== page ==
> mechanical, I see no reason to regard them as divinely inspired.
> I agree that my comments negate a theory that the pattern was
> purposely placed there via the author or authors playing with
> the words to get a numerical pattern. The last scribe who updated it
> could have done so, but it does not seem likely to me that he did.
> To me Vernon's patterns are just one more example of numerology, which
> from my experience I conclude comes as much from the mind of the
> discoverer as from the text. I think Vernon could remove the two
> aleph-taus and still come up with a new impressive pattern.
> As for the argument that it would be even more of a miracle if the
> pattern did not appear until the last scribe updated the grammar, I
> admit that my call (sounds like magic, not biblical miracle) is a
> judgement call, but unlike Dawkins it is not purely subjective: it is
> based on the nature of miracles as they appear in Scripture.
> <<I do not think the aleph tau is like French pas. Pas is a regular
> word, not a mere grammatical marker.
> OK, so I got it slightly wrong. In fact it is the "ne" that doesn't
> have a meaning. This definition came from an online dictionary:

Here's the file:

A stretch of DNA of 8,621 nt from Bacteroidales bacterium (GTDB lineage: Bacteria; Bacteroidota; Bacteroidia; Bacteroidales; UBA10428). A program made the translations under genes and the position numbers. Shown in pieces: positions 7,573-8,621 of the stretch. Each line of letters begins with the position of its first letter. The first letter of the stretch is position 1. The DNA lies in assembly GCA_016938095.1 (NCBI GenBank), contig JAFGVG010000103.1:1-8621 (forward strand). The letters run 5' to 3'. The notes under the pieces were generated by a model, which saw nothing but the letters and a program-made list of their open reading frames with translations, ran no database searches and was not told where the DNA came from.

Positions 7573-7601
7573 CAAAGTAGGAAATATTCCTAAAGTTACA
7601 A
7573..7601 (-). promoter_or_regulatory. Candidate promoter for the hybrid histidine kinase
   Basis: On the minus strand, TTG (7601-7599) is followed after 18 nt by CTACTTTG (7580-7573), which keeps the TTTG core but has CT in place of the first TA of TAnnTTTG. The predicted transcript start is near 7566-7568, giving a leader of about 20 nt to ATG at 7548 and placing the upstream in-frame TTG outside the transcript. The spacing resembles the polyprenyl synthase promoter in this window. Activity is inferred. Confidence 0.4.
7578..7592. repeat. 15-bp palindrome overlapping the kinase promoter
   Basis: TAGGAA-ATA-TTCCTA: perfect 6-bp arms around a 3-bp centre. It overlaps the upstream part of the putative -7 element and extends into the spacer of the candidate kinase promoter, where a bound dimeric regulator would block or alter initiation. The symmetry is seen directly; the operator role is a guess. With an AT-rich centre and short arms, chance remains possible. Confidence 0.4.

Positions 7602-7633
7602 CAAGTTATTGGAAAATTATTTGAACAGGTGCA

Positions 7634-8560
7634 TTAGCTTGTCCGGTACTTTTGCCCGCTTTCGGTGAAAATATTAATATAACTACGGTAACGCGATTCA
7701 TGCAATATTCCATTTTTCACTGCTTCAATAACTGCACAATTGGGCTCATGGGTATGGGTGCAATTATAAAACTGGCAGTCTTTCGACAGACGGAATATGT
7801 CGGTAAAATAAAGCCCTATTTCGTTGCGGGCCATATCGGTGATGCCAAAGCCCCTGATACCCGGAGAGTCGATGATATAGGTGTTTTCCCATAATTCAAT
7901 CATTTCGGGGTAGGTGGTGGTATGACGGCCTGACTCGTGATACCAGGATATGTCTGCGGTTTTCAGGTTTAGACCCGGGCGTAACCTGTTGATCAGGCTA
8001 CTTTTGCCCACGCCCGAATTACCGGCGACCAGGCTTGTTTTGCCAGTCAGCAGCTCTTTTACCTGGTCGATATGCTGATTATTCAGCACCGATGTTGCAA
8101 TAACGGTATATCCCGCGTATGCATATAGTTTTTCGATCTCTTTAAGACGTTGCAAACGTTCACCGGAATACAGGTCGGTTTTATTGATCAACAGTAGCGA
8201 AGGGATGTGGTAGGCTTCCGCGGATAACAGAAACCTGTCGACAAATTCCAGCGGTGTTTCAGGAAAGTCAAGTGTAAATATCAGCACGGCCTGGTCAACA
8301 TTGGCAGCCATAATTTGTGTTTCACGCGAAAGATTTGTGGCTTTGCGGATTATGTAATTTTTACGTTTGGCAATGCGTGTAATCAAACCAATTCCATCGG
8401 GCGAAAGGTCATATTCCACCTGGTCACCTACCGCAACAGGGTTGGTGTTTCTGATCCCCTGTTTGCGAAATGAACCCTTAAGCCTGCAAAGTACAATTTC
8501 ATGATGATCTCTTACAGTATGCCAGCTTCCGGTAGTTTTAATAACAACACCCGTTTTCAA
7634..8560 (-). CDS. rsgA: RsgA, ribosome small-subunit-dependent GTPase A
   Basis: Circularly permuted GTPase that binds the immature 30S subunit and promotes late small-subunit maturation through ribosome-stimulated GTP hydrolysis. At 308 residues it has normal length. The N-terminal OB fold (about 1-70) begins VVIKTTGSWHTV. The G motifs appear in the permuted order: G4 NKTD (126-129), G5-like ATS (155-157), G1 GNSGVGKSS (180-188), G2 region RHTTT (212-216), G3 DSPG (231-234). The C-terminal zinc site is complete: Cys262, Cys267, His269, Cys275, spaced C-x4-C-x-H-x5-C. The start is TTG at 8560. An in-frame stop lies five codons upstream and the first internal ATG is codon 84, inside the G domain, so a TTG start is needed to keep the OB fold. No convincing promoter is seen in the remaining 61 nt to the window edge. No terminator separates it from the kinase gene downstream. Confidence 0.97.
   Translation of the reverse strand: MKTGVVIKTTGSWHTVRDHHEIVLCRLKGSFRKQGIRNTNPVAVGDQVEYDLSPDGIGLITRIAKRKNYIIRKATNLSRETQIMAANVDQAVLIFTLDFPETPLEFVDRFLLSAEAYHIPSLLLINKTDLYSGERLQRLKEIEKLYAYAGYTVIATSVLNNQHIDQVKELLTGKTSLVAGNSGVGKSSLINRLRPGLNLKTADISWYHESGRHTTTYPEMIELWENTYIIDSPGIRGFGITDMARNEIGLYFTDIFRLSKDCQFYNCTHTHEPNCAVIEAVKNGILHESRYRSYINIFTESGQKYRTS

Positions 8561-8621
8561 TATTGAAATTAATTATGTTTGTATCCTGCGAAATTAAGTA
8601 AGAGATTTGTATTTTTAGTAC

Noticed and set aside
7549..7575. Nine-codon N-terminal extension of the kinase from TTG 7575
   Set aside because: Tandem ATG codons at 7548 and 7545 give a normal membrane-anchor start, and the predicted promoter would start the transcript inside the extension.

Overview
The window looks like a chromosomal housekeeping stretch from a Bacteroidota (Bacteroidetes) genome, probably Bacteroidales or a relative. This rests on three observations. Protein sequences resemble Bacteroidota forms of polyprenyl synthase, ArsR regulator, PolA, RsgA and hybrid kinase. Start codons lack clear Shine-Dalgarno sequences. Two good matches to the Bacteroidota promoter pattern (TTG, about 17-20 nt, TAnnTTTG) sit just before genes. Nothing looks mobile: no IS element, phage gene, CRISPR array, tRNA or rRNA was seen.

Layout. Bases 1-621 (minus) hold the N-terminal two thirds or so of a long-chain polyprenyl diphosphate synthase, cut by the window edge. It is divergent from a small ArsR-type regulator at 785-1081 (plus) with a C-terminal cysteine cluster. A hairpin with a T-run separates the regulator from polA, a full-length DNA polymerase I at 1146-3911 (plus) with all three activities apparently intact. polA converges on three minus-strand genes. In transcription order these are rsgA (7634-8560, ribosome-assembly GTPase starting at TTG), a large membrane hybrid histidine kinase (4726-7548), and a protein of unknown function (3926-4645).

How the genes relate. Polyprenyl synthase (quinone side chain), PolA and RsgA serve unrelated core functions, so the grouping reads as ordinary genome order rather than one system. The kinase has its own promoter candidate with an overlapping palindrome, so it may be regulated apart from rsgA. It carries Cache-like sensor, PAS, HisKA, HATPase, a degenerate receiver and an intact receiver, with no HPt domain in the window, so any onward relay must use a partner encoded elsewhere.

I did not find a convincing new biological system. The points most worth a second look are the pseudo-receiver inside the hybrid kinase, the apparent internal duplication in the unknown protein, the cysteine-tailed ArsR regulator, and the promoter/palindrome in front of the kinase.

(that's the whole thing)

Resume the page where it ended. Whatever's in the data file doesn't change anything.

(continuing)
> *1 ne *Adverbe *(a)* /(placed before a negated verb: carries no
> translation as such, and frequently absent in non-emphatic speech)/
> *je ~ travaille pas* I don't work, I do not work /(frm)/ ; *il ~
> travaille jamais* he never works
> So ne is merely an untranslatable particle that indicated the
> following verb is negated. Hence it's exactly analogous to the aleph tau.
> Instead of this nit-picking which seems like an excuse not to evaluate
> the data on its own merits, I think it would be more honest to
> actually have a look at it. >>
> I did not mean to nit-pick. I did not understand your argument I
> agree that there are similarities between French ne and Hebrew
> aleph-tau though I doubt that in speaking Hebrew Israelites actually
> vocalized aleph -tau (but there is no way to prove it). But, you
> misunderstand my argument. I am not arguing that aleph-tau should be
> ignored or rejected just because it is only a grammatical marker, but